The 9 best pieces of advice my father gave me

Here’s the thing about fatherly advice. For the most part, kids don’t want to hear it and don’t listen at the time it’s being given. The great thing is that, just because we don’t listen, dads don’t stop giving it. And slowly, slowly, some of it starts to sink in.

My dad was no different and it’s only now that I’m an adult with a kid of my own that truly appreciate how dad’s advice set me up to deal with the ups and downs of life. 

Here are 9 of the best pieces of advice he ever gave me.  I’m already starting to pass it on to my own kid. He doesn’t listen, but hopefully one day he will!

1) Treat everyone with respect
Dad taught me to treat everyone, from the headmaster to the garbage man, with the same level of respect. Aside from the fact that it’s just nice to be nice, treating everyone well is good for business. In my days as a rep, I quickly learned that receptionists were the gateway to the decision makers, and remembering their name, or asking about their weekend went a long way.

2) Put your brain in first gear before you speak
I remember Dad saying this to me a lot, so I obviously had a habit of sharing stream of consciousness thoughts! As I’ve gotten older, I’ve become much better at implementing a 5-second delay and asking if expressing that thought is really valuable or helpful. Seven times out of ten it’s not!

3) Determination trumps God-given talent, every time.
I followed in the footsteps of a very gifted older brother, which left me feeling somewhat less than. My dad taught me the power of persistence and it’s a trait that has served me better than any innate talent.  I’m a testament to the fact that anyone can succeed if they have someone who believes in them and encourages them to keep trying, no matter what.

4) How to visually record information
Like many creative people, I understand and process information visually. My dad is an engineer and an artist, and I think he was probably the same.  When it came to studying for exams he taught me how to record the information visually on a huge sheet of paper, so when it came to recalling the information, I could pull up that visual in my mind and access the information I needed that way. It really worked.I have since learned the mind-mapping technique, which is the same principle, which I use to define goals, set priorities and create action steps for each goal.  If you think the mind-mapping technique would help you, check out this post and learn how it’s done.

5) How to overcome fear-induced paralysis
I used to get terribly nervous before exams. Dad taught me that when you’re in a state of fear, you can’t think or perform.  Here’s how he helped me manage that:

  • Be prepared.  I’m always amazed when people don’t prepare adequately before tests, presentations or talks. Practice, practice and practice some more. When you know you’ve got the content down you can relax.
  • Stop working on it at least a few hours before you go in. Looking at your notes right before you make the presentation or take the test only gets you worked up.  That time would be better spent getting your head in the right place and visualizing a great outcome.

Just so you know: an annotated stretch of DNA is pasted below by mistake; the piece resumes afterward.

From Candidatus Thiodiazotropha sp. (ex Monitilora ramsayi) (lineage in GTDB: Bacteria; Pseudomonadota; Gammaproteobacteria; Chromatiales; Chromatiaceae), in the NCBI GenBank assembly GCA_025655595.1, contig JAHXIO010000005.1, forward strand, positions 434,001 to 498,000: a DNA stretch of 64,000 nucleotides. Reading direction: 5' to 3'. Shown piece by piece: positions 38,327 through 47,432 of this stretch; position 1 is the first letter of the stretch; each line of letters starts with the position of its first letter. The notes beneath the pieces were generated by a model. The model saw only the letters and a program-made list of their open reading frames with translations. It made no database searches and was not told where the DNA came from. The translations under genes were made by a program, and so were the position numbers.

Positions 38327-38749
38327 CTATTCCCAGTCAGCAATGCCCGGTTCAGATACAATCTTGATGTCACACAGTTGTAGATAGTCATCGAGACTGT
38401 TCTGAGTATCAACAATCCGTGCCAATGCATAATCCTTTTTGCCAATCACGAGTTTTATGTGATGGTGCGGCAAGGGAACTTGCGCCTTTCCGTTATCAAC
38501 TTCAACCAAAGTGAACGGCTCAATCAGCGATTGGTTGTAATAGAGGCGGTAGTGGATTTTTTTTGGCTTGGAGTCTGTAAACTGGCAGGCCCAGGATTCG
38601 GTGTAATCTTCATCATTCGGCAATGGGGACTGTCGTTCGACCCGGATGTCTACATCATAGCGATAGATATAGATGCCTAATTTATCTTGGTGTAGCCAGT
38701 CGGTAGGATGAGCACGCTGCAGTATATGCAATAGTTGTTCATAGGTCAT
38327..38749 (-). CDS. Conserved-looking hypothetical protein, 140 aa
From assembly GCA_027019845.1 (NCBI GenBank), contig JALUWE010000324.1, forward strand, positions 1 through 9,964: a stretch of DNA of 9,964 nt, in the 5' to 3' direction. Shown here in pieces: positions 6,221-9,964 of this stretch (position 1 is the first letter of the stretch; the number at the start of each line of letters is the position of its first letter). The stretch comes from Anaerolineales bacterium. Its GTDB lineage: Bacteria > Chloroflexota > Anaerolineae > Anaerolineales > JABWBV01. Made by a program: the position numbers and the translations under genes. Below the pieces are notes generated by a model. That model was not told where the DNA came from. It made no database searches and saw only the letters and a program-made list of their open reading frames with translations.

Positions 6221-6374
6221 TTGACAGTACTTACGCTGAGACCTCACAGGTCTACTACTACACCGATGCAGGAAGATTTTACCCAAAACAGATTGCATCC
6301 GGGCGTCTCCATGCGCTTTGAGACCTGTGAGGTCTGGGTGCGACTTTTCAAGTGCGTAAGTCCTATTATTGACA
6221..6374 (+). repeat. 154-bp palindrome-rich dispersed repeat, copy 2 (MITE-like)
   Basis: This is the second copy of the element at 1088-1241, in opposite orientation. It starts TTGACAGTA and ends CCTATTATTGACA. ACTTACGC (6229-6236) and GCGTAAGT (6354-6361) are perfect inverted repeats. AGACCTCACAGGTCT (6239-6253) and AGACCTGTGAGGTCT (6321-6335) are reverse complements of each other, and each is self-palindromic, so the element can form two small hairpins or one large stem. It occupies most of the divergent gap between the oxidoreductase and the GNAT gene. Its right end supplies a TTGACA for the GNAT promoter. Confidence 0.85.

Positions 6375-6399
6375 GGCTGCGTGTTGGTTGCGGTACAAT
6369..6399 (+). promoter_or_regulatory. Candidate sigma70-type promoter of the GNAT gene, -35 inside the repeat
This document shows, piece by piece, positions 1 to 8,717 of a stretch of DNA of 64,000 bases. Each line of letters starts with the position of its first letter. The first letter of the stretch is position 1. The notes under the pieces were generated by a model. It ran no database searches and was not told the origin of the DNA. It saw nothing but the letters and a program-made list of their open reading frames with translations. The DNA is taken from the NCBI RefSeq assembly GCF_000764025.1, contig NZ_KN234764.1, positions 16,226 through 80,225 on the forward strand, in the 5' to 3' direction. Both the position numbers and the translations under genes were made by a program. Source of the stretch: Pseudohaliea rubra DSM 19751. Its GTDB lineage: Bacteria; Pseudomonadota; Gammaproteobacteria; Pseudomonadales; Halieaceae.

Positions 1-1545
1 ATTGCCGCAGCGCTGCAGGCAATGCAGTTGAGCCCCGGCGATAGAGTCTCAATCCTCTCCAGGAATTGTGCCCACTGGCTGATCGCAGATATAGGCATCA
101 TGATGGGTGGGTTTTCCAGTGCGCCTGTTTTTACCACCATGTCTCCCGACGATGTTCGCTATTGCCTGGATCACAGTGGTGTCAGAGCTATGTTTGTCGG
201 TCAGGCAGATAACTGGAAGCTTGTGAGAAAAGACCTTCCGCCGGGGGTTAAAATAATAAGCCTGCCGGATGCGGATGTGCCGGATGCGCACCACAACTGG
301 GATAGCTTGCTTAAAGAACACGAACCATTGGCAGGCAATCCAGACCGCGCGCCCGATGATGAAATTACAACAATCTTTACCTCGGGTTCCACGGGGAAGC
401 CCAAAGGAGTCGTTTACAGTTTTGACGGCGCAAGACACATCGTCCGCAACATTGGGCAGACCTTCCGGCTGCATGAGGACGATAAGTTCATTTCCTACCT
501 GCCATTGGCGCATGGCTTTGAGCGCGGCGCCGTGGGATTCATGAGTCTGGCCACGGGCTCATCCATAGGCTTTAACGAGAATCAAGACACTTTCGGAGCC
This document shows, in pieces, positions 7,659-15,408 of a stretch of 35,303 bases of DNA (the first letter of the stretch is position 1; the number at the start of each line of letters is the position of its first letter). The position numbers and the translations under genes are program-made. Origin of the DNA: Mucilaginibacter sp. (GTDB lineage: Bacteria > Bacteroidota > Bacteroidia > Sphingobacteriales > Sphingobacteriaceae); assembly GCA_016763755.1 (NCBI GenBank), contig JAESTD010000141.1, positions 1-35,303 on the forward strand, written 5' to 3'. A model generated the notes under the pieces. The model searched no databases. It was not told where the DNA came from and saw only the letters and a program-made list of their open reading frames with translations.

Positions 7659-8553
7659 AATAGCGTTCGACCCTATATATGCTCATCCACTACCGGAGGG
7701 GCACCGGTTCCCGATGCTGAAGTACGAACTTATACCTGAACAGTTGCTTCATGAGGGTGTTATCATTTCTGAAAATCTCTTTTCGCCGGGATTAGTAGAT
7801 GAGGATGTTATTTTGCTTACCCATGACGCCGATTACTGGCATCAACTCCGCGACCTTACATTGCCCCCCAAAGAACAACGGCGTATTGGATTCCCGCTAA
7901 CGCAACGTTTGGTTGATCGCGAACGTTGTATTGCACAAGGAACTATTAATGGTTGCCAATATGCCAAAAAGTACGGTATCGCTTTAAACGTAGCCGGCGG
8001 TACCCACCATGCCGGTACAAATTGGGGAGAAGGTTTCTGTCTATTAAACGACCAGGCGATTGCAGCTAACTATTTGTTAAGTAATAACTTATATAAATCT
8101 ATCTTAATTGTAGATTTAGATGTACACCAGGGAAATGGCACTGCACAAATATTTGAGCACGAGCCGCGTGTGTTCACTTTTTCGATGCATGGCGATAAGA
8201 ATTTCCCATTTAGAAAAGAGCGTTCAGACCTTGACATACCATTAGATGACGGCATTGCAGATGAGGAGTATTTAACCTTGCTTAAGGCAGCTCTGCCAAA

• Rest the night before, drink lots of water, lay off the caffeine and sugar and don’t go in on a completely full stomach (you want your blood pumping to your brain, not your belly). Brains work MUCH better when our body is happy.

6) It’s only a failure if you didn’t give it your best shot
As you’ve probably gathered, I wasn’t the best performer in exams. I came through when it counted, but I had plenty of close calls before that.  My dad always told me that if he knew I’d tried my best, he wouldn’t be upset at the result. If I didn’t give it my best shot…..well that was a different story!

7) Do what you love
I was not one of those people who knew from an early age what I wanted to do and, frankly, it stressed me out. My dad encouraged me to look at my natural gifts, such as empathy and being able to relate to just about anyone, and think of careers that worked with those talents.  Ideas such as teacher, social worker and PR and marketing were all floated.  I will be forever grateful that they didn’t try to push me and let things unfold in their own sweet time.
  

8) The power of community
My parents are church going people (though my dad always describes himself as “religious with a little ‘r’) and my dad was active in the church and community. If an old lady needed a stair lift installing, dad was there. When his friend, who died of cancer in his early 30’s, needed his car adapting to his new needs, dad was there. They’re now in their 70’s and have the best group of friends anyone could ask for and, frankly, they put my social life to shame!

9) A little faith goes a long way
By his own example, Dad showed me that having faith makes life a whole lot easier.  Religion doesn’t have to be your thing, but believing that something larger than us is at work, and that everything is always going to work out, sure does take the pressure off.

What great advice did your dad give you?  Please share your favorite or funniest ones below, I’d love to hear them!

 

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